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Full nameGérson de Oliveira Nunes
Date of birth (1941-01-11) 11 January 1941 (age 75)
Place of birthNiterói, Brazil
Playing positionPlaymaker
Youth career
1958Canto do Rio
Senior career*
1969–1972São Paulo75(12)
National team

Gérson de Oliveira Nunes, generally known as Gérson Portuguese pronunciation: [ˈʒɛʁsõ], (born 11 January 1941 in Niterói), nickname Canhotinha de ouro (literally: Golden left foot) is an association footballer. He won numerous national trophies with the club sides of Flamengo, Botafogo, São Paulo and Fluminense. He is widely known as being "the brain" behind the Brazilian Football Team that won the 1970 FIFA World Cup in Mexico.[1]


Gérson was born and spent his childhood in the city of Niterói, just to the eastern side of Guanabara Bay from Rio de Janeiro, then the capital of the former Rio de Janeiro State. In school he was nicknamed papagaio (parrot), a nickname he kept throughout his life and which many of his fellow footballers used when addressing him.

Both his father and uncle were professional footballers in Rio. His father was a close friend of the legendary Zizinho, widely held as the best Brazilian footballer before Pelé, a superstar with Flamengo and a forward in the 1950 national team, along with Vasco da Gama's Ademir Menezes and Flamengo's Jair da Rosa Pinto. So when Gérson announced he intended to become a footballer himself, he found little opposition at home.[2]

As a boy his heroes had been the aforementioned midfielders Zizinho and Jair and Vasco da Gama's Danilo Alvim. However, in his first club, Flamengo, he was eventually cast in the same mold as the most influential midfield player of that era, Didi. The young Gérson combined technique and an extremely potent left foot shot with intelligence and an uncanny ability to control the game from the midfield. One of his greatest assets was his ability to switch defence into attack with one long, laser-like pass from deep inside his own half. Soon he was being talked of as a successor to Didi.

Within a year of making his professional debut for Flamengo in 1959, he was called to the Brazilian ‘amateur’ team in the Pan-American Games in Chicago.[3] A year later he was a lynchpin of the side at the Rome Olympics where he scored four goals, but Brazil did not make it beyond the group phase.[4] By 1961, he was the playmaker in Flamengo. He had also been recruited into the full national squad to defend the World Cup in Chile by the new national coach Aymore Moreira.[5] Yet his dreams of combining with the bandy-legged ‘Little Bird’ Garrincha, along with Pelé and Didi in Chile were dashed when he suffered a serious knee injury. Forced to undergo surgery, he couldn’t get himself back into Moreira’s squad. It would be one of many injuries to blight his career.

In 1963 he chose not to sign another contract with Flamengo after being assigned the impossible task of man-marking Garrincha in the 1962 Rio de Janeiro Championship final (which Botafogo won 3–0. He packed his bags and moved to Botafogo, which by then had the most celebrated squad in Rio (and arguably in Brazil, alongside Pelé's Santos, featuring superstars Garrincha, Didi, Nilton Santos, Zagallo and Quarentinha. In Botafogo he became one of the most celebrated Brazilian players of his generation, winning the Torneio Rio-São Paulo in 1964 and 1965, the Rio de Janeiro Championship in 1967 and 1968 and with the Brazilian Cup in 1968 in two finals against Fortaleza the first national honour in the history of Botafogo.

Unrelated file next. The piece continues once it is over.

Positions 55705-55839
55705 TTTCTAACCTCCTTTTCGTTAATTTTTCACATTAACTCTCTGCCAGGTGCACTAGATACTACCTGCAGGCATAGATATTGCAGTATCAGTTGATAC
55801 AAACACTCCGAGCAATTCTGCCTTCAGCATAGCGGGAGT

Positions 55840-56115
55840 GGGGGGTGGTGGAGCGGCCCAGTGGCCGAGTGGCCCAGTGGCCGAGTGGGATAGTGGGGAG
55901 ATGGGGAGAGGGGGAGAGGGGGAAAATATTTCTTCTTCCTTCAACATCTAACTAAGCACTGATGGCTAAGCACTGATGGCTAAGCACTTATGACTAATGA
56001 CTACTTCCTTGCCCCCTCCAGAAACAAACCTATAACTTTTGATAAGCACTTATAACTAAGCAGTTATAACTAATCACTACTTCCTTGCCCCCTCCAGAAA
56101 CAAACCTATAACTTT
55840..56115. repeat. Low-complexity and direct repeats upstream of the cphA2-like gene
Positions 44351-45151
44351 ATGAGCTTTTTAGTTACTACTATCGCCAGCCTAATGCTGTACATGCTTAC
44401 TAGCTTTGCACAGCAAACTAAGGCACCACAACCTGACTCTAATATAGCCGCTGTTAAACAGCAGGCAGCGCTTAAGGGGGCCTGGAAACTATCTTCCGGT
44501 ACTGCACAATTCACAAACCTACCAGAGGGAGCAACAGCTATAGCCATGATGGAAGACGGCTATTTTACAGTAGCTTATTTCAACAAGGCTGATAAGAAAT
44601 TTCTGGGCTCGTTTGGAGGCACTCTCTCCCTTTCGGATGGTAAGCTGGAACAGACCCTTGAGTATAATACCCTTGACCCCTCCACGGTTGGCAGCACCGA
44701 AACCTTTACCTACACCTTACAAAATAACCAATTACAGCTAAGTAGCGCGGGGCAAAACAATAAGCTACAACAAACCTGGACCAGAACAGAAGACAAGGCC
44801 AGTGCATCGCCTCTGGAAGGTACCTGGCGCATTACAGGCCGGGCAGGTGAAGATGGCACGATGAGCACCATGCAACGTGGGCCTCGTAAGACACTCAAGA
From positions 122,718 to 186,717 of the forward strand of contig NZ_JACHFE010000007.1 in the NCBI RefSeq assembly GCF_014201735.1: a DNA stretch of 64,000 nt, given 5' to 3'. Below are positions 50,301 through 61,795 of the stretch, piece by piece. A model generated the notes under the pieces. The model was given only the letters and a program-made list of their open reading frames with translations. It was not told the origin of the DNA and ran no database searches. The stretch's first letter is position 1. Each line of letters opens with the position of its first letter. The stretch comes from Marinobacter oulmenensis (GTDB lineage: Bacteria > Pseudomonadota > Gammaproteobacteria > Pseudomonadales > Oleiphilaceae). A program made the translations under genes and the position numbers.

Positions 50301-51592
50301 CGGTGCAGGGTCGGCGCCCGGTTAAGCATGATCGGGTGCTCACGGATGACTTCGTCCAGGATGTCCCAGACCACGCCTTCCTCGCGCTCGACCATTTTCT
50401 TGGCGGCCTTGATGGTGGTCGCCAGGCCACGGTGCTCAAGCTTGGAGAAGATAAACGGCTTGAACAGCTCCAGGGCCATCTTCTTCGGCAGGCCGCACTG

Later on, he also played for São Paulo and Fluminense, his favourite team.

Gérson is considered one of the best passers in World Cup history. Although he didn't play well in 1966, he was the mastermind behind the whole Brazilian national team in the 1970 tournament. He is regarded as the best passer and midfielder in that Cup and the best player in the final match against Italy. Overall, he played 70 times, scoring 14 goals for his country, including one in that 1970 final.

Gérson had his name unfortunately associated with the infamous Gérson's law (lei de Gérson in Portuguese). He starred in a cigarette advertising campaign in the '70s which had a tagline I like to take advantage of everything and became a codeword for the traditional Brazilian disregard for Laws & Rules.[6] He later repudiated the sentiment.


Péle's 125 greatest footballers

Gérson displayed anger towards Pele's list. He was adamant with the ruling and thought that he and a few of his teammates deserved a spot on the list. He symbolically ripped up a piece of paper, a clear representation of Pele's list, on a local broadcasting station saying that, "I respect his opinion, but I don't agree. Apart from Zidane, Platini, and Fontaine, I'm behind 11 Frenchmen? It's a joke to hear this."[7]

Statistical career overview



References and notes

  1. ^ Kraba, Millie (2002), The Story Has Been Told. p.85. Xlibris Publishers. Retrieved 27 July 2012
  2. ^ The Beautiful Team, In Search of Pele and the 1970 Brazilians by Garry Jenkins, Simon & Schuster, London, 1998. ISBN 0-684-81955-4
  3. ^ RSSSF, José de Jesus Mora Rivera, Dave Litterer, Neil Morrison and Mikael Jönsson: "Panamerican Games 1959 (Chicago)" (there listed as "Garson")
  4. ^ RSSSF, Macario Reyes: "XVII. Olympiad Rome 1960 Football Tournament"
  5. ^ The Beautiful Team, In Search of Pele and the 1970 Brazilians by Garry Jenkins, Simon & Schuster, London, 1998. ISBN 0-684-81955-4
  6. ^ Global Integrity – Brazil Notebook
  7. ^, Pele list of greatest living football players

External links